4 Handy Tricks for Fact-Checkers

In addition to the four moves and a habit, these shortcuts will help you evaluate sources and check facts efficiently.

Quickly grab key phrases: highlight the text, right click, and select a search engine. If the information you’re examining is time-sensitive, click on “news” to get the latest.

Search for a source by name but exclude the source itself from a search: by adding to a search a minus sign and URL, you can search for sites that mention the source. For example:

daily caller -site:https://dailycaller.com/

youtube algorithm extremism -site:https://youtube.com

(However, this will include any social media sites maintained by the site, such as Facebook or Twitter.)

Find out when a site was registered – and possibly who is behind it: go to https://whois.com and paste in a URL (the part up to the first /). Every time a website is created, the creator has to provide contact and technical information to a central registry. Sometimes the information is detailed; quite often, though, a registrar will hide the details under a proxy. In that case, the only useful information you will find is the date it was registered and when it is up for renewal. There are several sites where you can run whois searches. This one works well if you ignore their advertising for domain registration and internet hosting.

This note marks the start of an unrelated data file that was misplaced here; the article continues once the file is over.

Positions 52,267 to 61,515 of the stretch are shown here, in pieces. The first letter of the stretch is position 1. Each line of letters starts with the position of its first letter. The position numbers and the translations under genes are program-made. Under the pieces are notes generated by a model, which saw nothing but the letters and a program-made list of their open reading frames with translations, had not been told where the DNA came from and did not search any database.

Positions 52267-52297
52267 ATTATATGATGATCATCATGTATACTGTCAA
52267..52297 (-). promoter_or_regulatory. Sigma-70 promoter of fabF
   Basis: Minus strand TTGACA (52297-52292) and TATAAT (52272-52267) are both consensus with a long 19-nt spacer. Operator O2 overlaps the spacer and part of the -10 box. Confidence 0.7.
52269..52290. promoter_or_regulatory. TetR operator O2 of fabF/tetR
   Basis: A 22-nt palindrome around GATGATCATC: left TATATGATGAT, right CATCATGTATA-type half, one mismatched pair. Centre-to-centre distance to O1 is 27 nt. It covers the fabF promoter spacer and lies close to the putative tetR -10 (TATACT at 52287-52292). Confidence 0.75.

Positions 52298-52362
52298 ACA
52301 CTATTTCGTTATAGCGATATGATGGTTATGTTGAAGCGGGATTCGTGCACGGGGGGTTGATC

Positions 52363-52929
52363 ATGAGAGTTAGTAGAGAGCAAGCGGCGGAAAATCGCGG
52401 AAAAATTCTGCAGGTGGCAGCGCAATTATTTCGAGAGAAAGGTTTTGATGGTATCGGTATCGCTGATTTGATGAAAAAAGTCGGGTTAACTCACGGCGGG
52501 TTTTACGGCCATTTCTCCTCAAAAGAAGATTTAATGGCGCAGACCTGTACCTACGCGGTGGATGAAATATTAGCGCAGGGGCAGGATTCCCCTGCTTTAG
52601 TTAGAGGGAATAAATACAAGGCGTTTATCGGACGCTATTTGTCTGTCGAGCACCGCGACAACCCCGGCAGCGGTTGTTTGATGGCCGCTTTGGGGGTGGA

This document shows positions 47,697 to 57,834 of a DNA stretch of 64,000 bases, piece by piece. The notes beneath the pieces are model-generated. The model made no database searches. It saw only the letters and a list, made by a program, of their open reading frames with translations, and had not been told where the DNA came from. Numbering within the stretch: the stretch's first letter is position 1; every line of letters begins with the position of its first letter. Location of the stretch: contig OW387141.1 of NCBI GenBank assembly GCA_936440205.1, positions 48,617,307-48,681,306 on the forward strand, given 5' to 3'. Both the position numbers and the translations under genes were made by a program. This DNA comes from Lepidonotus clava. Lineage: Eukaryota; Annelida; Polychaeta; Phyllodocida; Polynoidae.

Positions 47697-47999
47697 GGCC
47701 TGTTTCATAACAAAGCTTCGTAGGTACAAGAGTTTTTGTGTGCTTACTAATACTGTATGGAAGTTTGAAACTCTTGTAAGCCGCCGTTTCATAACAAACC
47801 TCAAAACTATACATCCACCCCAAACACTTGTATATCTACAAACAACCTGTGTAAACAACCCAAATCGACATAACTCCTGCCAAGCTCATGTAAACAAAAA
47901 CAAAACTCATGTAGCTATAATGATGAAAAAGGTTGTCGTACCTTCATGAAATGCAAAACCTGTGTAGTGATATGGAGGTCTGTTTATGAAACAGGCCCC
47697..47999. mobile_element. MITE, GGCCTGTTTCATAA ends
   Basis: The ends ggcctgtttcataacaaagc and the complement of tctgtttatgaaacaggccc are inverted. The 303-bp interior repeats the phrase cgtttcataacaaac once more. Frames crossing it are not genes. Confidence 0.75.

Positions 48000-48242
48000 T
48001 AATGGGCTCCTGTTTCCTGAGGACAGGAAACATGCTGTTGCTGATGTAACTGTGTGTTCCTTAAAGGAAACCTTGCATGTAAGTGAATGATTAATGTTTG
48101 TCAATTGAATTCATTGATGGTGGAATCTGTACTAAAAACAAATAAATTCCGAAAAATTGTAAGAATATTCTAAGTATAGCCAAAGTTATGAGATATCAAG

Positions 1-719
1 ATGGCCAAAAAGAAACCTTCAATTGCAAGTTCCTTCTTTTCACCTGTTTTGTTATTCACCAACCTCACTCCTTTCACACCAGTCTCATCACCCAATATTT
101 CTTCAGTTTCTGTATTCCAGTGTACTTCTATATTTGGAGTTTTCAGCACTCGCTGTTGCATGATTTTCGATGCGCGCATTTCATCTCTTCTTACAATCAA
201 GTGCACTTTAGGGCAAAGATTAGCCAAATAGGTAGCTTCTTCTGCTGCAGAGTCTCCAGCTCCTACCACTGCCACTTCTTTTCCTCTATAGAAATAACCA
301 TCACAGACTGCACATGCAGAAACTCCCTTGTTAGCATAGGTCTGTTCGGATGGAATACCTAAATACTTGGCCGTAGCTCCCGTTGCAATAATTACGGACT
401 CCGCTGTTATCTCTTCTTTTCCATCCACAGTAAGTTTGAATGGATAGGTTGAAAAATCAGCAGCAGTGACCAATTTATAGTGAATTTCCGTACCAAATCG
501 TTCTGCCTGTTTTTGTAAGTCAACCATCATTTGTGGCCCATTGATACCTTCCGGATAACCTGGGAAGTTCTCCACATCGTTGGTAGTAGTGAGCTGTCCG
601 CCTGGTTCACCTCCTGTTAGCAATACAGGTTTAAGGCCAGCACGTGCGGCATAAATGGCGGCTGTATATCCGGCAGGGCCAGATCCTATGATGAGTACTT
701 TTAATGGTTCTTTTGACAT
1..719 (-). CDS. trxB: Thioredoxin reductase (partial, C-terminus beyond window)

Track down an image using a reverse-image search: Go to https://images.google.com and either paste in the image URL or upload a copy of the image. This won’t necessarily lead you to the original; you’ll likely find multiple copies of a viral image. Scan through the links to see what source seems most likely to include useful information. You might also find it useful, if looking for an older image, to use the “tools” option to limit by date. TinEye is another reverse image search if you want an alternative to Google.

Find the original source using a date limiter: In a Google search, clicking under Tools and Anytime will give you a chance to limit a search by date. Using the custom date range option, start some time ago – say up until 2009 – and, if that fails to locate the source, reset your date limiter adding a year or two.

Find the original source using place as a clue: Sometimes a site will relate news without telling you who originally reported it. Try searching for a news source from the place where the item reported in the news happened by searching the city and “newspaper” or “local affiliate” for television news. Then search on the site of a local news outlet to see how it was first reported locally. Chances are the story got a little garbled in the retelling.

Find a previous version by using the Wayback Machine: Sometimes you may want to see how a page has changed over time. The Internet Archive has saved billions of websites over the years, so you can type in an address and see how a site looked in the past. Some pages or parts of pages may be missing and whether a page is archived will often depend on if a page was heavily linked to in the past, or if the site owner wanted it excluded from the archive.

 

 

 

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Clickbait, Bias, and Propaganda in Information Networks by Folke Bernadotte Memorial Library is licensed under a Creative Commons Attribution 4.0 International License, except where otherwise noted.

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